Tina K. Russell

April 18, 2008


Filed under: Uncategorized — Tags: , , , , — Tina Russell @ 11:14 pm

Colombia Trade Accord – New York Times

You may recall, dear readers, that I leaned towards the position of ratifying the Colombian trade deal in an earlier post. Here are two letters against the deal in The New York Times, and actually, I think they’re pretty solid.

Make up your own mind, I guess.


  1. Tina, I’m sure you’ve heard the old saw “The difference between theory and practice, in theory, is less than the difference between theory and practice, in practice.”

    The issue with the Colombian agreement provides us with another fine example.

    Yes, free trade is fine in theory, and when practiced between advanced civil societies, generally results in harmonious practice.

    But, not always.

    And we need to understand the exceptions in order not to be surprised at the unintended consequences.

    Comment by Marek Roumineni-Black — April 22, 2008 @ 3:55 am

  2. I’m kind of annoyed by the idea that free trade can only be practiced by “advanced civil societies,” though. What, so Columbia just can’t _handle_ us? They’re not _advanced_ enough for a full-scale incursion of American awesomeness? …Or something?

    I don’t know… I think the only way I’d be able to accept some kind of argument against the Columbia trade deal is if

    a) It’s some kind of wacky exception… for instance, as one of those letters pointed out, we may need to dangle the free-trade carrot a little longer over Uribe to get him to promote human rights more aggressively, or

    b) I truly believed that Columbia is not ready for free trade, that its industries would be crushed by the competition and that it would need some maturation under protectionism before it actually became ready to compete in the global arena.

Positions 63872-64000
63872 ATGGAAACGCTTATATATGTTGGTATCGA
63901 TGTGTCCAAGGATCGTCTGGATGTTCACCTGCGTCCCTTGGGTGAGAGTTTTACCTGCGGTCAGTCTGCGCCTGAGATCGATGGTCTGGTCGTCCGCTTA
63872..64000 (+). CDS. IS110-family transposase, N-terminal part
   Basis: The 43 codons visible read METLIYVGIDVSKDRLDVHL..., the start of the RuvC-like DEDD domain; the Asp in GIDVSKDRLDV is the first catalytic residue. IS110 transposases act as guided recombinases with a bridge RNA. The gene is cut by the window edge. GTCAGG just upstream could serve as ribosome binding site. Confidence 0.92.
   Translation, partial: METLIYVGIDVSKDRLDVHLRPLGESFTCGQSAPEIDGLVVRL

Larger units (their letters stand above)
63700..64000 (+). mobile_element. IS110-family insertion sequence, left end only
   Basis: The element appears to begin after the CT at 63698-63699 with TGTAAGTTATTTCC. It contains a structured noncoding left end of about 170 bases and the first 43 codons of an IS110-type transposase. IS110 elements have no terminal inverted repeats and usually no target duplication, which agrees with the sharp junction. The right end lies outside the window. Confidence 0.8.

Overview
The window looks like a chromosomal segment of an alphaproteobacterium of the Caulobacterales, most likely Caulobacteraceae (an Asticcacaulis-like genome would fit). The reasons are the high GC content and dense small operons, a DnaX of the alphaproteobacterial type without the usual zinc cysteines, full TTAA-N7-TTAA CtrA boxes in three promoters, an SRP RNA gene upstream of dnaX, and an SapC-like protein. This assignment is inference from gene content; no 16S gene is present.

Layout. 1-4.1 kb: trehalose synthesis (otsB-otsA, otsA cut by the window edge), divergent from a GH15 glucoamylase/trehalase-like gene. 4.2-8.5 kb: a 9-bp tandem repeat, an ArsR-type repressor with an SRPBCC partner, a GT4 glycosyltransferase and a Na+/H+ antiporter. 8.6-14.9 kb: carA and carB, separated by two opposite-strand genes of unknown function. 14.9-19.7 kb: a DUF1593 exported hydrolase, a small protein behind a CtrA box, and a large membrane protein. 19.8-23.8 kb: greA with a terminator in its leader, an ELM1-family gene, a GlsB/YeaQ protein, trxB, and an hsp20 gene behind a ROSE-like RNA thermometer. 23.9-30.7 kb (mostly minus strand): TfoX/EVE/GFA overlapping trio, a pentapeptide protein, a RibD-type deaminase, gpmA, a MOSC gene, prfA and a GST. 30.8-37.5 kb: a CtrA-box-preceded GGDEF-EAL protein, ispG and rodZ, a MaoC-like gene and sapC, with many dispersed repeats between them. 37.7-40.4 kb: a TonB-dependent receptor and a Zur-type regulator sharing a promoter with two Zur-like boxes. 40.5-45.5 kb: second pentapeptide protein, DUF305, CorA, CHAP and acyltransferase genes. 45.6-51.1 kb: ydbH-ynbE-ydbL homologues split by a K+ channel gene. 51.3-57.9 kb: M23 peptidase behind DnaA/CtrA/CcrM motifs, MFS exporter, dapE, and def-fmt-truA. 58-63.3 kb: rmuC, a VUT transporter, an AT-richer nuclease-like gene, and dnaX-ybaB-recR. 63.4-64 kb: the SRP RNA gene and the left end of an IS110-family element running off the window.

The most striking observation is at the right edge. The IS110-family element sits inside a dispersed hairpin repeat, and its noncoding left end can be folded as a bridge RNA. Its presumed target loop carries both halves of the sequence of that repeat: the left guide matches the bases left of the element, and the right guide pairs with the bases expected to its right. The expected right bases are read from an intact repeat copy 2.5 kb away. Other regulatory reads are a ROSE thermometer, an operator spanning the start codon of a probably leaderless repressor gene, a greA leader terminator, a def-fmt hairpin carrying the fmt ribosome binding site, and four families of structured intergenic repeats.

I don’t know… it sounds like to me that Columbia merely wants a greater market to sell its wares on, and I’m sympathetic to trade deals in this xenophobic atmosphere in Congress that seems to think foreign imports are Satan. Also, I would like to bolster an ally in Latin America, since it seems like we have so few allies left (…in general, and yeah, it’s all our fault).

    Believe me, I’m not a free-trade fundamentalist. I think we ought to do what’s best for the local and global economy in each case we consider. I’m also not an expert on Columbia, or really know much of anything about it. I lean towards ratifying the trade deal because I want to give Columbia access to global markets so that they can earn more money from their hard work. I want them to be able to sell to Americans without worrying too much about tariffs or things like that, so they can have a level playing field. So, I feel that arguments against the deal ought to be specific to Columbia’s case… and those arguments in those letters to the editor were specific to Columbia’s case, which is why I linked to them.

    Free trade is good in theory _and_ in practice. It’s tough for some liberals to believe that yes, there’s a strong economic theory behind it. The difficulty is that free trade is not good _everywhere_, as there are nascent economies not ready to compete on the global scale. I don’t think we should be arrogant, though, and assume that Columbia is not ready because, obviously, it’s not yet competing on that scale (and they won’t ever, I would imagine, without access to global markets). Globalization is a difficult process, and should be handled with all due care and sensitivity to local cultures and economies. But, the talk in Congress on Columbia strikes me as knee-jerk xenophobia, fear that Columbia will somehow make it harder for us to compete (we really should be more confident in our abilities as a nation).

    Comment by Tina Russell — April 22, 2008 @ 10:28 am

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